|24 December 2010
Winter solstice celebrations at Stonehenge and Newgrange
Snow and ice failed to keep people away from Stonehenge as they gathered to see the sun rise on the winter solstice. More than 2,000 people came together at the stones, which were surrounded by a thick blanket of snow. The winter morning mist obscured the actual sunrise - which took place at 8:09 AM on Wednesday - but an eclectic mix of people celebrated the ancient festival.
Among the Druids, hippies and sun worshippers were those just curious to experience the spiritual event at the site, on Salisbury Plain, in Wiltshire (England). As well as the traditional Druid and Pagan ceremonies, a spontaneous snowball fight erupted as people enjoyed the cold weather.
The same morning, a select group of people made their way through a dark, narrow passage and gathered in a small cross-shaped chamber at Newgrange in Co Meath (Ireland), to celebrate the winter solstice.
At over 5,000 years old Newgrange is the older cousin of Stonehenge and is unique because the builders aligned it with the rising sun. Just after sunrise, at 08:58 GMT, on the shortest day of the year, the inner chamber is designed to flood with sunlight, which enters through a 25cm (9.9ins) high 'roof box' above the passage entrance. "We have to wait four minutes after sunrise to experience the light entering the chamber because the earth's angle has changed since it was constructed 5,000 years ago. The light remains in the chamber for 17 minutes before retreating," says Clare Tuffy, the visitor centre's manager who has worked at Newgrange since the early 1980s. Unfortunately this year heavy snow clouds prevented the sun from entering through the roof box.
Demand to attend the midwinter solstice is high and since 2000 it has been regulated by a lottery system. This year, more than 25,000 people applied but only a handful were selected to attend on 21 December and the days around the solstice. The lucky winners included people from Ireland, the US, England, Scotland, Sweden and the Czech Republic. Danielle LaCava from Pittsburgh in the US was one of the lucky lottery winners and she travelled to Newgrange with her brother Chris. "There was a lot of anticipation building up for what you hoped was going to happen. Even though we didn't see the sun it was still nice to be there."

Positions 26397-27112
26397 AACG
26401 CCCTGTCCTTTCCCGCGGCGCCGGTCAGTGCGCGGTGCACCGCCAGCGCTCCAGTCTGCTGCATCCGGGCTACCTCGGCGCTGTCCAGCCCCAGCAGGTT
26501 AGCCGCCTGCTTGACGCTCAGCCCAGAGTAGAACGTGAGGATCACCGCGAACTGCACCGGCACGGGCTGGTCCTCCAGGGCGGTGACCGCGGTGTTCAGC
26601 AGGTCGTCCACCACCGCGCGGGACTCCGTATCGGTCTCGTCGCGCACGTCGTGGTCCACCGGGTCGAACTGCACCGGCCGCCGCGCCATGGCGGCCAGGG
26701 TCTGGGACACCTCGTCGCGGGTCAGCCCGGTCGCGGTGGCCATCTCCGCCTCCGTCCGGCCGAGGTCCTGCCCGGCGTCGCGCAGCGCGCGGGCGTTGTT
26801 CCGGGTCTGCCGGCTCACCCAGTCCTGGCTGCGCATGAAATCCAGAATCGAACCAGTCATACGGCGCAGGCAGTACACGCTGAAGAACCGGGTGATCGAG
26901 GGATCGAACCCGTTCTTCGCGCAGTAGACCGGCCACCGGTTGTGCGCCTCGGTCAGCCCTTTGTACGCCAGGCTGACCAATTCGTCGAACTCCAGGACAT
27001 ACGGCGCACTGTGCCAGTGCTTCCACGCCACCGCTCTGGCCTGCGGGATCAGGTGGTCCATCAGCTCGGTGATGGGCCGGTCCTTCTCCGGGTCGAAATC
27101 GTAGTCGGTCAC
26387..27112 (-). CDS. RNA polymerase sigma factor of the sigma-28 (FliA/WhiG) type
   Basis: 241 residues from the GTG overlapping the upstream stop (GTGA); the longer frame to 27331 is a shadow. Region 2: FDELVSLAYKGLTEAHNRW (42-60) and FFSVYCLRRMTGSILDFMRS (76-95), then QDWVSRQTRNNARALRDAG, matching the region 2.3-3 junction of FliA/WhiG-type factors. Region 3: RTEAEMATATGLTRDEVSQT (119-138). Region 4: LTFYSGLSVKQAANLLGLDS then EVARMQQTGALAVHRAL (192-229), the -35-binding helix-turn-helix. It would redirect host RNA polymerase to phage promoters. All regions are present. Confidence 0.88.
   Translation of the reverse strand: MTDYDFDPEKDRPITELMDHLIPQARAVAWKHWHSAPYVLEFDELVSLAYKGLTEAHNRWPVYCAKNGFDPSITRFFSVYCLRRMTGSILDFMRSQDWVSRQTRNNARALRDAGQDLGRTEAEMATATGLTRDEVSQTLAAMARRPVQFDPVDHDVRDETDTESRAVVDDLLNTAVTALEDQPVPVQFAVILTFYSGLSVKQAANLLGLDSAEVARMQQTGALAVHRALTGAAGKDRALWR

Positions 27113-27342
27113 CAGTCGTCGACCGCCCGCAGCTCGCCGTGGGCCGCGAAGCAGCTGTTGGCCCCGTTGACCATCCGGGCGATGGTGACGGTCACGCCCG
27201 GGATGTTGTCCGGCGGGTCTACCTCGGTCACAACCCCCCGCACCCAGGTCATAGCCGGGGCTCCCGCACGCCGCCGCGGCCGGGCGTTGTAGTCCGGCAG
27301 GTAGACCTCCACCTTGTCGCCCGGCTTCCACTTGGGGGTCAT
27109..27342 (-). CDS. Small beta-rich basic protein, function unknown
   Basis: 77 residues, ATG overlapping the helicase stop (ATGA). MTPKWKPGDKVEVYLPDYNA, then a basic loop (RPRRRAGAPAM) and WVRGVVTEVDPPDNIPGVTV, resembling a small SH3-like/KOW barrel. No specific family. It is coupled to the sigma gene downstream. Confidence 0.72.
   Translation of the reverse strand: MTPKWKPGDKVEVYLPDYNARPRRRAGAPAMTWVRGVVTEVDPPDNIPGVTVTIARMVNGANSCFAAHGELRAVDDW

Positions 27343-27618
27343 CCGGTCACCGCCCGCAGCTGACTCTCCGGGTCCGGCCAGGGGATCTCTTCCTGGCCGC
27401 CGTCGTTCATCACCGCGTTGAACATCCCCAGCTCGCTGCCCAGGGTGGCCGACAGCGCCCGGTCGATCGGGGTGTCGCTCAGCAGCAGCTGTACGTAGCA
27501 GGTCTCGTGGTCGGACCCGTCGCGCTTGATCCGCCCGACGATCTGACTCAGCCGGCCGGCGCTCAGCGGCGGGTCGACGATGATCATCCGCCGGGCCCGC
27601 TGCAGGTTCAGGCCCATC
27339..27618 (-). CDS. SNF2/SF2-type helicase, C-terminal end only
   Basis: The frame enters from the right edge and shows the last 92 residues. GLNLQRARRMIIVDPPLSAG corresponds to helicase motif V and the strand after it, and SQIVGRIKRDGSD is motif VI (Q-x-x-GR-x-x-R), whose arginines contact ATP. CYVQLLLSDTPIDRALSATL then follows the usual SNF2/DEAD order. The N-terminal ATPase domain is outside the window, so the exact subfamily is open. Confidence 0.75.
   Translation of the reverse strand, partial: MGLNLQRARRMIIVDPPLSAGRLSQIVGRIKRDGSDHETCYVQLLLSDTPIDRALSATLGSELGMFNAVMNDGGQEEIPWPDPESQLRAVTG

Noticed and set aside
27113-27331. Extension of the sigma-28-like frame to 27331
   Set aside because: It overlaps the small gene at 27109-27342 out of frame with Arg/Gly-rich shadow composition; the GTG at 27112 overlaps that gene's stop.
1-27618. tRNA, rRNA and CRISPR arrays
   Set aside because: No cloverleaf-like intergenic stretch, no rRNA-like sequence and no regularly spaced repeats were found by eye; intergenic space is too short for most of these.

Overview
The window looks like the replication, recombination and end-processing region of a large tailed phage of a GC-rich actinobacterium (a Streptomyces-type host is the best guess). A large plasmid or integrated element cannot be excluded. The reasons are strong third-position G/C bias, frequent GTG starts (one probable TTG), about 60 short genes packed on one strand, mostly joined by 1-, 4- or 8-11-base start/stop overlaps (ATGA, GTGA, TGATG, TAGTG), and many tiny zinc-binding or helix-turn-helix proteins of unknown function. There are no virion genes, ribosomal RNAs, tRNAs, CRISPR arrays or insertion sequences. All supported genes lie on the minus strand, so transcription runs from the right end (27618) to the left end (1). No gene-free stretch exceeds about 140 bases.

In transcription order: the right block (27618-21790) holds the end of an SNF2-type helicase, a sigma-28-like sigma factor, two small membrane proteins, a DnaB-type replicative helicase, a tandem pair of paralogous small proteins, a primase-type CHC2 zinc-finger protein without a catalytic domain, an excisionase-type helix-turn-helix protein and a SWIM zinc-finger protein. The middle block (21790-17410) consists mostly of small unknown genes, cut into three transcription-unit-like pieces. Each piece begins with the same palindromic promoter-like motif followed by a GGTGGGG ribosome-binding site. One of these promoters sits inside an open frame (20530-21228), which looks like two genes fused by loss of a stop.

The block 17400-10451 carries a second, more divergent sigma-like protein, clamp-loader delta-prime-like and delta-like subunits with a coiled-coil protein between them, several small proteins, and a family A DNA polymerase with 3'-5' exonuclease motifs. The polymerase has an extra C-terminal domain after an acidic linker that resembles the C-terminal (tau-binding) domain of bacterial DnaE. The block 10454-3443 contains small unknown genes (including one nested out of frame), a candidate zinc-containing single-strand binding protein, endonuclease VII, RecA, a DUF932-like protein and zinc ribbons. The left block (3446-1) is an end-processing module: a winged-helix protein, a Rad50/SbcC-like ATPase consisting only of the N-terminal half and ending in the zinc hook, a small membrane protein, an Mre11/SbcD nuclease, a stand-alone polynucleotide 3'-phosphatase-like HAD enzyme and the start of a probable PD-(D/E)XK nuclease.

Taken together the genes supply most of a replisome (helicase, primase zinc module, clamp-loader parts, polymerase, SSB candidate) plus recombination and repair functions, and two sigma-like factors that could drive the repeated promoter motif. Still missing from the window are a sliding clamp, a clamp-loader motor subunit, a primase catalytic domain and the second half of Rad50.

The solstice phenomenon at Newgrange was discovered by archaeologist, Professor Michael J O'Kelly on 21 December 1967 during research on the site. "He found the roof box when uncovering the roof chamber but wondered about its purpose," says his daughter Helen Watanabe O'Kelly. "My mother, who worked closely with him, suggested that it might be connected with the winter solstice. And that was how he discovered it in 1967."
Ms O'Kelly recalls how she experienced it with him the following year. "There were just the two of us. It was cold and dark - no razzmatazz, like you have now. I still remember sitting in the cold and we just waited. Suddenly this shaft of light came into the chamber and hit the back wall. I remember being quietly moved - it was like someone was speaking to you from thousands of years before. I still see it like a picture before my inner eye - it was a golden light."
Since the discovery of the winter solstice alignment, Newgrange has been developed as a major tourist attraction and was listed as a UNESCO World Heritage Site in 1993.
Edited from BBC News (21 December 2010), The Press Association (23 December 2010)
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